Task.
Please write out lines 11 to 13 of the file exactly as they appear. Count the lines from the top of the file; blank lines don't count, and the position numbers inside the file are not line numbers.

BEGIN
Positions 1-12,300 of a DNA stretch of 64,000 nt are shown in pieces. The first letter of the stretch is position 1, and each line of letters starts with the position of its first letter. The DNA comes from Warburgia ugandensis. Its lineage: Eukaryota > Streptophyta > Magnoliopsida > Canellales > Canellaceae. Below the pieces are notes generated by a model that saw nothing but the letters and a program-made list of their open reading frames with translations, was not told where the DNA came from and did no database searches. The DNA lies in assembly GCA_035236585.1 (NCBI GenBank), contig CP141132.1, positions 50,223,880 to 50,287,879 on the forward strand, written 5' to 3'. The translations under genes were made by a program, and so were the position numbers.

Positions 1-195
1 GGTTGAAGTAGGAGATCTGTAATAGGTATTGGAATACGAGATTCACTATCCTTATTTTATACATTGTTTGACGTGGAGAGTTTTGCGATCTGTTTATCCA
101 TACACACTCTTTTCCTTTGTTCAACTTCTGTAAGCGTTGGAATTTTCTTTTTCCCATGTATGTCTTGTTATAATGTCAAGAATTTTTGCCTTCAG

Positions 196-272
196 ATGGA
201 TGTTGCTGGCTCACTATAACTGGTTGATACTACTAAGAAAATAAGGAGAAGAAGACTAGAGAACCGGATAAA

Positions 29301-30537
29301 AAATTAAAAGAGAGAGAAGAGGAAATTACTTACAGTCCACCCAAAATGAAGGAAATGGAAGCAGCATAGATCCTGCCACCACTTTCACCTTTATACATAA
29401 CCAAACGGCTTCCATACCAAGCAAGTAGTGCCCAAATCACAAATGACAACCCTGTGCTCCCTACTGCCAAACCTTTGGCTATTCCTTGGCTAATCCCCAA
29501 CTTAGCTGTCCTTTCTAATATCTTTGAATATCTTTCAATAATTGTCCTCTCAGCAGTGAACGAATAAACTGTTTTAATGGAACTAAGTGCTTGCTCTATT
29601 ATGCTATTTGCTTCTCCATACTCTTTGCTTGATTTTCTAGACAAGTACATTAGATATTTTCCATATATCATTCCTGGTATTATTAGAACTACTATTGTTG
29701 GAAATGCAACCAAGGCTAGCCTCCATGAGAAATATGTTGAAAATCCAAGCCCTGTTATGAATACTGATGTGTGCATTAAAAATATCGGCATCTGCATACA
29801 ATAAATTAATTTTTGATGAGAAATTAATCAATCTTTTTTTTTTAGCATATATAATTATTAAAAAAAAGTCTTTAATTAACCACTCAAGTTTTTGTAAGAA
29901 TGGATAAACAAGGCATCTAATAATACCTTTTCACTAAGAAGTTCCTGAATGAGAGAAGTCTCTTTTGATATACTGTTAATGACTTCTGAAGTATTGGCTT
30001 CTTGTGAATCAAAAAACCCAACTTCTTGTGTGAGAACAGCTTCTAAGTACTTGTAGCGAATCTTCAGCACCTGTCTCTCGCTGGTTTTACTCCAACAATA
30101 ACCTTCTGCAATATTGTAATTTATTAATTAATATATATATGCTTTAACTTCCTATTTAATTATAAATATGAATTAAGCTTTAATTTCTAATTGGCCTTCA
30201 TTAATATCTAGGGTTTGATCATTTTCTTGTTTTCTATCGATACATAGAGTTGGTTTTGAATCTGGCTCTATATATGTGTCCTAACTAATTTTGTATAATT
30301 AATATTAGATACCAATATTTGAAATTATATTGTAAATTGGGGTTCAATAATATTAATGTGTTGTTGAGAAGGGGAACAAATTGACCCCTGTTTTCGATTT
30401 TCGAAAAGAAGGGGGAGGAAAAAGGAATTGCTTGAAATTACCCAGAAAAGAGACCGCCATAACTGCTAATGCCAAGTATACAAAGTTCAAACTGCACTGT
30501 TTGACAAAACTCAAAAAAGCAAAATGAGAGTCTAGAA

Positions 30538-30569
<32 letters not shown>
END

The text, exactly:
29501 CTTAGCTGTCCTTTCTAATATCTTTGAATATCTTTCAATAATTGTCCTCTCAGCAGTGAACGAATAAACTGTTTTAATGGAACTAAGTGCTTGCTCTATT
29601 ATGCTATTTGCTTCTCCATACTCTTTGCTTGATTTTCTAGACAAGTACATTAGATATTTTCCATATATCATTCCTGGTATTATTAGAACTACTATTGTTG
29701 GAAATGCAACCAAGGCTAGCCTCCATGAGAAATATGTTGAAAATCCAAGCCCTGTTATGAATACTGATGTGTGCATTAAAAATATCGGCATCTGCATACA